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Analyst's Take: Have gummy supplements hit their ceiling?

As gummy product launches slow down and shelves become overwhelmed with options, NBJ Market Research Analyst Erika Craft wonders what will be next for this fun format.

Erika Craft, Market Research Analyst

June 20, 2024

2 Min Read

Back in 2021, gummy formats were all the craze in the supplement industry. Whether they were multivitamins, probiotics or other specialty ingredients like melatonin, many new consumers brought into the market by the pandemic were seeking out fun ways to consume dietary supplements. Nutrition Business Journal estimates at that time, gummies experienced their highest-ever growth of 71.9%, valued at a $12.84 billion market.

While many people in the industry assumed a market correction was imminent, alas, we have yet to experience any low or negative growth for the gummy category. In 2022, gummies grew at another impressive double-digit rate of 12.2%, during a year when the entire industry saw a correction and record-low growth of only 1.9%. This sustained, healthy growth is in part due to those new customers who continue to enter the market by purchasing the buzzing, new product they found on social media (mostly TikTok) or by hearing about it from a friend—who also saw it on TikTok. Because, let’s face it, gummies are fun to take and have much better flavor than a capsule or softgel.

NBJ regularly launches consumer surveys, and what’s revealed is that many of the new consumers in the supplement market—those who have started purchasing supplements within the last two years—are of younger generations, mostly Gen Z. This generation has no tolerance for boring, flavorless products. They will seek out products to make their morning or evening routine more exciting and aesthetically pleasing so they can boast about it on social media.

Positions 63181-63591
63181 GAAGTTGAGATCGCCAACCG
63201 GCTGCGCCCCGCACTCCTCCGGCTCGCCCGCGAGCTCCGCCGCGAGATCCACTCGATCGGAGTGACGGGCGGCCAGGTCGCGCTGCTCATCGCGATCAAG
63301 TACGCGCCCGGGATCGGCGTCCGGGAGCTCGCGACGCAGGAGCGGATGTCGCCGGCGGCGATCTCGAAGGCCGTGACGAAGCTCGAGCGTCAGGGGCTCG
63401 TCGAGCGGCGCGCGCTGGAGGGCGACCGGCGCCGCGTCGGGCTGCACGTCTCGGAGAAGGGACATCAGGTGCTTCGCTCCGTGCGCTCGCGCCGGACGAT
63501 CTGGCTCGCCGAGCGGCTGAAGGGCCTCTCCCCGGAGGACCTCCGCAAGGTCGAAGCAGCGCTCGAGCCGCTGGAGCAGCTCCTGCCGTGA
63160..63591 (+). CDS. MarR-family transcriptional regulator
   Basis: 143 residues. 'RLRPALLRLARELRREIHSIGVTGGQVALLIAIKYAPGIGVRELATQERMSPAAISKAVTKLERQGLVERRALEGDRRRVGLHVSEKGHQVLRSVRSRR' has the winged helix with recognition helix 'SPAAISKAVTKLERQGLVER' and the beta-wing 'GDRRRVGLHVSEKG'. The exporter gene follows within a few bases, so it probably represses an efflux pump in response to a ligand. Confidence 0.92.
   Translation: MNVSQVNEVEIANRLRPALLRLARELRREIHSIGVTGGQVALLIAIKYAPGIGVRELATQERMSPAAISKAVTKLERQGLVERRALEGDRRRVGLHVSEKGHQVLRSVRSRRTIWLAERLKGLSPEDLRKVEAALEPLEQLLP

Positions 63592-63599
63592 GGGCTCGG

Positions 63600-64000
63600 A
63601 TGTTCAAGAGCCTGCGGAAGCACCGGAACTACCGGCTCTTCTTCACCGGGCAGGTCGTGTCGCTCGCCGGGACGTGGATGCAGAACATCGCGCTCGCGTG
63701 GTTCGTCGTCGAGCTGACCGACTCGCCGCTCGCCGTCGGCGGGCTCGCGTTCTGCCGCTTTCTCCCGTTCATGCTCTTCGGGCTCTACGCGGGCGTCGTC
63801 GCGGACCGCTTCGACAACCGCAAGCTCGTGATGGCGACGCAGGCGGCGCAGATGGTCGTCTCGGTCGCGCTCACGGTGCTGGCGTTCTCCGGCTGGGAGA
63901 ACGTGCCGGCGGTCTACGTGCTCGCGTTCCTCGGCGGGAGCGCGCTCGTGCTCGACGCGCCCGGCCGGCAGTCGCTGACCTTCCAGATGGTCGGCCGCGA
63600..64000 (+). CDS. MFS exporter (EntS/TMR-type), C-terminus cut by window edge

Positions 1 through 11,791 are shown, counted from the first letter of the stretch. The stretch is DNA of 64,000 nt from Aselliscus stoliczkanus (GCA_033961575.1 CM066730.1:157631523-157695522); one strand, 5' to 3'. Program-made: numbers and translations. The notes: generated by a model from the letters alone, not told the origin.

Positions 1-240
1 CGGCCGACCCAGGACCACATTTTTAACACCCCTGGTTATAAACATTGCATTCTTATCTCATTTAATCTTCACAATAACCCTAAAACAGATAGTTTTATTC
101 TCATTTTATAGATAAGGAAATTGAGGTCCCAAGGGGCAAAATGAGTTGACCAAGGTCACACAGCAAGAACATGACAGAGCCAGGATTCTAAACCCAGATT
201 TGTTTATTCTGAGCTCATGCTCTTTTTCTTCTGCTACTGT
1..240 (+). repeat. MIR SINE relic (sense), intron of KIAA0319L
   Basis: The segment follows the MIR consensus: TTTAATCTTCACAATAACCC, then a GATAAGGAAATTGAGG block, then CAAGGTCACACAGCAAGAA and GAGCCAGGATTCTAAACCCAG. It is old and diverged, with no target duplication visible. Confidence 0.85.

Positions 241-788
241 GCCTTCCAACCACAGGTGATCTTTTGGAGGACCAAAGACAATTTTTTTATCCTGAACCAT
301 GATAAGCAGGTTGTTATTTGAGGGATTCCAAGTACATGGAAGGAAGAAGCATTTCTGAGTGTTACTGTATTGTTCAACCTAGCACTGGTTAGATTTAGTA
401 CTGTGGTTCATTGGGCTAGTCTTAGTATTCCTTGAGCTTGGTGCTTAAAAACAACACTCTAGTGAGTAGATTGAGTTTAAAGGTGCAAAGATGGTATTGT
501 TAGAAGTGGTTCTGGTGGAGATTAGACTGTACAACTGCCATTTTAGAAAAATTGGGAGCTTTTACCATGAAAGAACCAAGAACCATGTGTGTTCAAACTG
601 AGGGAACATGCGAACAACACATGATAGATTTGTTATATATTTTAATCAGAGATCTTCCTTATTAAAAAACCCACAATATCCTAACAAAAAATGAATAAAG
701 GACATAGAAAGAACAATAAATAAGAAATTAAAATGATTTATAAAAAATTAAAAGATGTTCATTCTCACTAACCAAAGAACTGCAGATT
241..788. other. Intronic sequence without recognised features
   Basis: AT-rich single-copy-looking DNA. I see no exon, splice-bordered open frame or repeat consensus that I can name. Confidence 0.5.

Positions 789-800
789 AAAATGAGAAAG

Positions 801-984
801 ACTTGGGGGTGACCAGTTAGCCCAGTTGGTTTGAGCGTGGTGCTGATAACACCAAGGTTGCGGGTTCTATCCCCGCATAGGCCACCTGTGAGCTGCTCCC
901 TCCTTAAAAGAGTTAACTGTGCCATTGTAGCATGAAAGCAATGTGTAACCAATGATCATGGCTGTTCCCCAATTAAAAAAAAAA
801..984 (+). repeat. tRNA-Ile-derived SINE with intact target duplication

Related:The Analyst’s Take: Shifting channel sales could prompt innovation in sports nutrition


The question is: How long will growth continue for gummies? When will it reach its ceiling? Social media is both helpful and hurtful for this format, given the negative press some products receive from lacking effective dosages. While everyone who works in the supplement industry hears of this news, how bothered are regular consumers by this information? Do they know or even care? A recent NBJ survey launched in April 2024 found 75% of dietary supplement users say they have “quite a bit of trust” or “a lot of trust” in dietary supplements. It’s a rather encouraging sentiment, but let’s not get complacent with consumer trust and loyalty.

With gummy product launches slowing down and shelves becoming overwhelmed with options, what’s next for this fun format? In 2023, NBJ predicts gummies to be the second-highest growth format, at 8.7%, only slightly tapering off in 2025 to 8%. Find out which other formats are performing well in the recently released 2024 NBJ Supplement Business Report.

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About the Author(s)

Erika Craft

Market Research Analyst, New Hope Network

Erika Craft is a market research analyst for New Hope Network’s Nutrition Business Journal

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